De Wet says cooler, slower ripening allows for balanced chemistries in the grapes – should one choose to look at the academic side of things. "What is evident for all is the bright, crunchy freshness we saw in the harvested grapes as they arrived at the cellar, as well as this zesty life-affirming energy now evident in the latest release of our Limestone Hill," he says.

Experience a culinary escape to Italy at Terra del Capo this winter

Satiate your wanderlust for a Mediterranean adventure at the Terra del Capo Antipasto Bar in Franschhoek, where celebrating the “secret season” has inspired the new winter menu. Quintessentially Italian in all aspects, the focus is on flavour, freshness and generosity - la dolce vita.

This approach is complemented by the finest seasonal produce, produced on the Anthonij Rupert estate and sourced from local artisans, showcased across a feast of tapas-style vegetarian, seafood and meat dishes, and sharing platters. Great food and wine go hand in hand, and the estate’s Protea, L’Ormarins, Cape of Good Hope, Anthonij Rupert and Terra del Capo wines are available to elevate your enjoyment.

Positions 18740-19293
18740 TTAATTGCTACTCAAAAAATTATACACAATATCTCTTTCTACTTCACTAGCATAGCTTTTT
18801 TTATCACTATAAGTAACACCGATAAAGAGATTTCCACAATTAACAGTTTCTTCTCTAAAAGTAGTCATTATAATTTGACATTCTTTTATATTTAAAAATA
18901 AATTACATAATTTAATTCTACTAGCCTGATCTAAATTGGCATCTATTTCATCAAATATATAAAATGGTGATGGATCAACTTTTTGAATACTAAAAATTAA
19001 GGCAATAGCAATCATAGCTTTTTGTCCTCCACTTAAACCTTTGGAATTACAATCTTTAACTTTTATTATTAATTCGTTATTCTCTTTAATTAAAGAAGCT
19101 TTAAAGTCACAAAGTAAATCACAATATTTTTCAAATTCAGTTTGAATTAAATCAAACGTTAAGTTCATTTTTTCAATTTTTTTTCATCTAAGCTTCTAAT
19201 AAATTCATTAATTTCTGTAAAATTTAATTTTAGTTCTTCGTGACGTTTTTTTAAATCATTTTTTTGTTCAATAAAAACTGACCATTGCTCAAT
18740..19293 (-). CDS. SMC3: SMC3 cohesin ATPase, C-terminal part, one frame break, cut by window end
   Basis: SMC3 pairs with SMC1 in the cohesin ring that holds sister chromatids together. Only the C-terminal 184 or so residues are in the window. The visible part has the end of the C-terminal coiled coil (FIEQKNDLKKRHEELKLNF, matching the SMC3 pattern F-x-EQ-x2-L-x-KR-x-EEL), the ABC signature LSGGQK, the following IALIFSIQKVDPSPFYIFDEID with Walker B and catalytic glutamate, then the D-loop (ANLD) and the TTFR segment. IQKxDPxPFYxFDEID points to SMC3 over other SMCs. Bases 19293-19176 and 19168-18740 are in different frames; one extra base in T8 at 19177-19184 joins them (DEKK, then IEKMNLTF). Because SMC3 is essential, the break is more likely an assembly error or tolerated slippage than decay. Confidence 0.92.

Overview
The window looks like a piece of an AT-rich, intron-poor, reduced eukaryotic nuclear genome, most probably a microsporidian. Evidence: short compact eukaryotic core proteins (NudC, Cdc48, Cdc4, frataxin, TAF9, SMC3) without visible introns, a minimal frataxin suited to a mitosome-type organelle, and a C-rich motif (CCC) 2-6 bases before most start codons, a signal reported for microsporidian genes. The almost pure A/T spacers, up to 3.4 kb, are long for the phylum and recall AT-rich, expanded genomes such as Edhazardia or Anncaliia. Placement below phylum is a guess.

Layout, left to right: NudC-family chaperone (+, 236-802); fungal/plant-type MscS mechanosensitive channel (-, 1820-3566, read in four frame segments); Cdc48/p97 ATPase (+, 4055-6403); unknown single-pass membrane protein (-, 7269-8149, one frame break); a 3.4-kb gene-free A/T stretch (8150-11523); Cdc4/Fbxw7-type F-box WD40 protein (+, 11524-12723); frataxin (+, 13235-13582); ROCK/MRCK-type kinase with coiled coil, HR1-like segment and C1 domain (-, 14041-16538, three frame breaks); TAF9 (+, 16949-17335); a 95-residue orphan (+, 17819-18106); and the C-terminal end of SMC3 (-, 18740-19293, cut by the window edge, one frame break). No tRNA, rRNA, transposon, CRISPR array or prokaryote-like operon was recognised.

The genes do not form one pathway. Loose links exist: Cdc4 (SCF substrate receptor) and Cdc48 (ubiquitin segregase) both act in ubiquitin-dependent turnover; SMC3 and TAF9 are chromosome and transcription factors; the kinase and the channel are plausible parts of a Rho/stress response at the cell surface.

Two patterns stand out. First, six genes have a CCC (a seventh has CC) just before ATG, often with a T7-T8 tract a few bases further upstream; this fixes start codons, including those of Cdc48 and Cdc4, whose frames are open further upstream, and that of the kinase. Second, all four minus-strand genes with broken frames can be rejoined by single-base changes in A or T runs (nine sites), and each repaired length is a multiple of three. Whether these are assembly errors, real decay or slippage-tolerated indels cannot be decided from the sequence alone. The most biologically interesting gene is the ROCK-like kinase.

As South Africa’s first producer of the Black Perigord truffles, the truffle tagliatelle, truffled Angus beef sausages and truffle salami offer intriguing, earthy umami delight. The freshly-made tagliatelle is tossed in a velvety parmesan cream, while a tangy homemade wholegrain mustard aioli plays with the richness of the sausages. Local beetroot-cured salmon trout, dressed in a lime vinaigrette and matched with the Cape of Good Hope Semillon, is a mouthwateringly memorable pairing. The journey continues with delectable dishes such as the warm duck and pancetta salad, griddled zucchini, and smoked bocconcini pinchos.

Vinpro Survey: SA Wine Industry At The Edge Of A Cliff

The South African wine industry is at a tipping point, with many wine businesses, especially smaller companies and those under black ownership, facing potential closures in the next three to twelve months due to the recurring and now fifth domestic wine sales restrictions. This according to a survey by Vinpro in the past week.